Brightsurf Science News & Current Events

November 25, 2008
Halas wins high-profile national security award
Rice University nanophotonics pioneer Naomi Halas has been named a National Security Science and Engineering Faculty Fellow by the Department of Defense.

M.I.N.D. Institute researchers call for fragile X testing throughout the lifespan
Writing in this week's Journal of the American Medical Association, UC Davis M.I.N.D.

To make better MRI images, let the atoms spin out of control
Scientists here and in France have made a new theoretical advance inĀ atomic behavior that could lead to sharper magnetic resonance imaging pictures.

Research-based undergraduate course expands beyond Washington University
Washington University in St. Louis is in the spotlight for its pivotal role in the Genomics Education Partnership, a collaborative effort to provide research experience in genomics to undergraduate classrooms across the country.

Sweet molecule could lead us to alien life
Scientists have detected an organic sugar molecule that is directly linked to the origin of life, in a region of our galaxy where habitable planets could exist.

Meteorite search update
Investigation of the fireball that lit up the skies of Alberta and Saskatchewan on Nov.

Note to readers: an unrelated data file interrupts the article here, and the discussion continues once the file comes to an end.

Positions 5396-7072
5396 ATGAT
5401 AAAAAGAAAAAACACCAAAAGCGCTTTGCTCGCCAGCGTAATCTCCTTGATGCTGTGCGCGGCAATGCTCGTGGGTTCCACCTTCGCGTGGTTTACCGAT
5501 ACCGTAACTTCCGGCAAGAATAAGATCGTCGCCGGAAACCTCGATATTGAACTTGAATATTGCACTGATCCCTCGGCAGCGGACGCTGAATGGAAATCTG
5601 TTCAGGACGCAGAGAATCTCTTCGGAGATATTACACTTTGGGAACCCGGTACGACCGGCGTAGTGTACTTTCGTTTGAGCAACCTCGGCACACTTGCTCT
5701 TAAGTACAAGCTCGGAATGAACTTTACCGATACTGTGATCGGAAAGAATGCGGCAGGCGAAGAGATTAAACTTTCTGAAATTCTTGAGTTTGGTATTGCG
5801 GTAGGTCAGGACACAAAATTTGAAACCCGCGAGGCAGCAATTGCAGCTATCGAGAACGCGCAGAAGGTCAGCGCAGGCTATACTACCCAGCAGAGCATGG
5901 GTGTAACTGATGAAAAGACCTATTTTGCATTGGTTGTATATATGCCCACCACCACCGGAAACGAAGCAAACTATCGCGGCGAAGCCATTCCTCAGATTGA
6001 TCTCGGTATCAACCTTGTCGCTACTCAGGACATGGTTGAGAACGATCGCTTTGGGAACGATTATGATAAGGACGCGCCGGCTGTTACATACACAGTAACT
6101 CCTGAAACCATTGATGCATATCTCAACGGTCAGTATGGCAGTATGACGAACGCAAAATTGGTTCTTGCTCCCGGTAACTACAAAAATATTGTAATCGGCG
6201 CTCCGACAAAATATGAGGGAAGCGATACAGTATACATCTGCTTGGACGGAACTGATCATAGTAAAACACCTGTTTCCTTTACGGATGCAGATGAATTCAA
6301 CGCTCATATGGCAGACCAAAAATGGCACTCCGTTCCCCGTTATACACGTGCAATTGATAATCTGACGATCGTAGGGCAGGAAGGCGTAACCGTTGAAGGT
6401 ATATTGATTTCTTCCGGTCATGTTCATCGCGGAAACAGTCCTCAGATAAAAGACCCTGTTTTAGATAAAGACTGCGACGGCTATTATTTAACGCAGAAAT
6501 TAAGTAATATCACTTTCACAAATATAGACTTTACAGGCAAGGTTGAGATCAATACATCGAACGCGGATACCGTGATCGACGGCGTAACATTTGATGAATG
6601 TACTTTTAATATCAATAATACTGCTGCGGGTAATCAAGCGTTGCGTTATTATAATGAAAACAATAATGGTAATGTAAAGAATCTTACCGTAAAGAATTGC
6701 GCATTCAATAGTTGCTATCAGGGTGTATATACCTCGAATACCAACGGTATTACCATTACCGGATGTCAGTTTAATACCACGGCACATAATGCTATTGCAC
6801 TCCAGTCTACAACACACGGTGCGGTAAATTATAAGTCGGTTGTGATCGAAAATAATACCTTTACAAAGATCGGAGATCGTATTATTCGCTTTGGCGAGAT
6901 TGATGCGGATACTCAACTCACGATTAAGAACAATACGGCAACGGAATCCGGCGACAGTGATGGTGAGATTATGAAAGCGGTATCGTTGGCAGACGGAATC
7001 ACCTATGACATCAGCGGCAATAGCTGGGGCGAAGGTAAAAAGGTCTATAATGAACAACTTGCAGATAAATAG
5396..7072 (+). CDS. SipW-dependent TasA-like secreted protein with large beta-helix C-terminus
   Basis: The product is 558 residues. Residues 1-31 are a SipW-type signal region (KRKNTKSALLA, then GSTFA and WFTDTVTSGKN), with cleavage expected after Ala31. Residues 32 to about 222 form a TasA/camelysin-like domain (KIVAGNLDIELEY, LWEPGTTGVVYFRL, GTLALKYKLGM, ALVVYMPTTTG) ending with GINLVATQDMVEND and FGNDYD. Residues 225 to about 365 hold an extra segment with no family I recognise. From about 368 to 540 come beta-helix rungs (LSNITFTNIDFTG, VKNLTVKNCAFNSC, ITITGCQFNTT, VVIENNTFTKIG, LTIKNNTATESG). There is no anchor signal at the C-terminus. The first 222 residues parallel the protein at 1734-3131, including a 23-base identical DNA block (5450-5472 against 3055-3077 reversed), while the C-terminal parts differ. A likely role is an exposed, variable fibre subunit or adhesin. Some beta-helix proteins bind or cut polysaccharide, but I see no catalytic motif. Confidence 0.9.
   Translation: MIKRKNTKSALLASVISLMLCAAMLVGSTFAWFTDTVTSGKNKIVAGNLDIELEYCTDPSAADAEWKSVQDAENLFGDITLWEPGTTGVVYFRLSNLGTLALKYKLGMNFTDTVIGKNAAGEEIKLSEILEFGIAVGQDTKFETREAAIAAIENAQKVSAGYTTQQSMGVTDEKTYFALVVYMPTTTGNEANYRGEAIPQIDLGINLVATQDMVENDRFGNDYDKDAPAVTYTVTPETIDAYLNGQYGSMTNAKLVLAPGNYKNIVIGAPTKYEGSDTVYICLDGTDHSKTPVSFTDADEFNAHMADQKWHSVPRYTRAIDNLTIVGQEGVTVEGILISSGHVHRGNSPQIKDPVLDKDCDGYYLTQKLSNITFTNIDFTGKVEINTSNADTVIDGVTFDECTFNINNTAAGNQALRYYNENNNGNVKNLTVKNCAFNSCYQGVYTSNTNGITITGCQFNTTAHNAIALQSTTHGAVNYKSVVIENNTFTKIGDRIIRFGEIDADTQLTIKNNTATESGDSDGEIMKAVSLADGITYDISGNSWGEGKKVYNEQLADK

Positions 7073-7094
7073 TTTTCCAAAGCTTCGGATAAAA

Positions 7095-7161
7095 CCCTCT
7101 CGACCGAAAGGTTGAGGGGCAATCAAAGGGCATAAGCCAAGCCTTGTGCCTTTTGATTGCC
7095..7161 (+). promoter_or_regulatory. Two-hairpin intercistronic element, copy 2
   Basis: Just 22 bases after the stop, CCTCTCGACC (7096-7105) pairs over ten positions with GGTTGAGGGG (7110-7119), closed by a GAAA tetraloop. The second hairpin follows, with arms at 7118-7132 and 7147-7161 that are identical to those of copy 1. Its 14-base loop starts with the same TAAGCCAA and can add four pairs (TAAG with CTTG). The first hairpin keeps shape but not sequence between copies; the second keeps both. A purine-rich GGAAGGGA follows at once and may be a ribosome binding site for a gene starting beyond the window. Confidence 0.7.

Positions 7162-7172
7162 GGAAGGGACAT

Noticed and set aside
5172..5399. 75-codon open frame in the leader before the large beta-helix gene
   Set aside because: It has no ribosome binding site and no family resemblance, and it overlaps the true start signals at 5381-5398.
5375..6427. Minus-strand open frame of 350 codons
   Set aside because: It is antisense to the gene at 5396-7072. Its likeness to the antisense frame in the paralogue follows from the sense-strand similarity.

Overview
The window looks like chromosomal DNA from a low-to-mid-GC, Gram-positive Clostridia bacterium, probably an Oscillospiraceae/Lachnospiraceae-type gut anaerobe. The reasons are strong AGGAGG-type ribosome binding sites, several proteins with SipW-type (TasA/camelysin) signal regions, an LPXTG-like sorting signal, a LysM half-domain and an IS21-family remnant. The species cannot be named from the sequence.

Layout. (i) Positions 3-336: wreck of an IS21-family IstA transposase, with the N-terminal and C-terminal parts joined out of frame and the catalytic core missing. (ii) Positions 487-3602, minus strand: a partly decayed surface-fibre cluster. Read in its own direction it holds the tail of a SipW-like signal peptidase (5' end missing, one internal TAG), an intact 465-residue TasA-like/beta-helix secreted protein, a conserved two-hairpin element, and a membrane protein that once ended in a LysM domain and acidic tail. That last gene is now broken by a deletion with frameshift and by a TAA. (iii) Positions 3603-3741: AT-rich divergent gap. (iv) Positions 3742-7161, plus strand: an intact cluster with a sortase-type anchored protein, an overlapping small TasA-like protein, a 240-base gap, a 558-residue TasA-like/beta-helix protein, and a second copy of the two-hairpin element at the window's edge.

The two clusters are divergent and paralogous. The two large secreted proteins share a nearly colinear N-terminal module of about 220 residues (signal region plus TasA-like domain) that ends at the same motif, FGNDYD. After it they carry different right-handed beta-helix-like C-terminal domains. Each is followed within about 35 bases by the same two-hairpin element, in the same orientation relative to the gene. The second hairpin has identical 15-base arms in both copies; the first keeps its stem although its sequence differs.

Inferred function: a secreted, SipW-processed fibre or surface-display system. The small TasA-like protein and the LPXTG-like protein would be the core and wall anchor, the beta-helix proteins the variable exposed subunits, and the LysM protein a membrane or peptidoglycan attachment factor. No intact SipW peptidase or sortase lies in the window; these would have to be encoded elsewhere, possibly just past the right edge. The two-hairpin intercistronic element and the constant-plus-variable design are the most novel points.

Saying 'cheese' for more effective border security
Researchers at NIST have found that several simple steps can significantly improve the quality of facial images that are acquired at border entry points such as airports and seaports

Kidney function discovery sheds light on genetic complexity of disease
To find a cure for cancer, hemophilia and other diseases, researchers need to be looking for complex, interacting genetic factors, according to the authors of a new study.

Gene variation for persons with diabetes associated with increased risk of coronary artery disease
Patients with type 2 diabetes who have poor glycemic control and a certain genetic variation have an increased risk of coronary artery disease, according to a study in the Nov.

In sickness and health: Caring for ailing spouse may prolong your life
Older people who spent at least 14 hours a week taking care of a disabled spouse lived longer than others.

Europe unveils 20-year plan for brilliant future in astronomy
The ASTRONET network, backed by the entire European scientific community, supported by the European Commission and coordinated by the CNRS, today presents its Roadmap for a brilliant future for European astronomy.

How to improve email communication
In a new article in the current issue of American Journal of Sociology authors Daniel A.

Are there careers in mathematics outside of academia?
The Society for Industrial and Applied Mathematics has published its latest brochure on applied mathematics and computational science careers outside of academia.

'Green' electricity to help UK meet 2050 carbon emissions target
Extensive use of low-carbon

Bright idea illuminates LED standards
Researchers at NIST have proposed a new, economical method to allow LED and lighting manufacturers to obtain accurate, reproducible, and comparable measurements of LED brightness and color.

Inhaled corticosteroids raise pneumonia risk for lung disease sufferers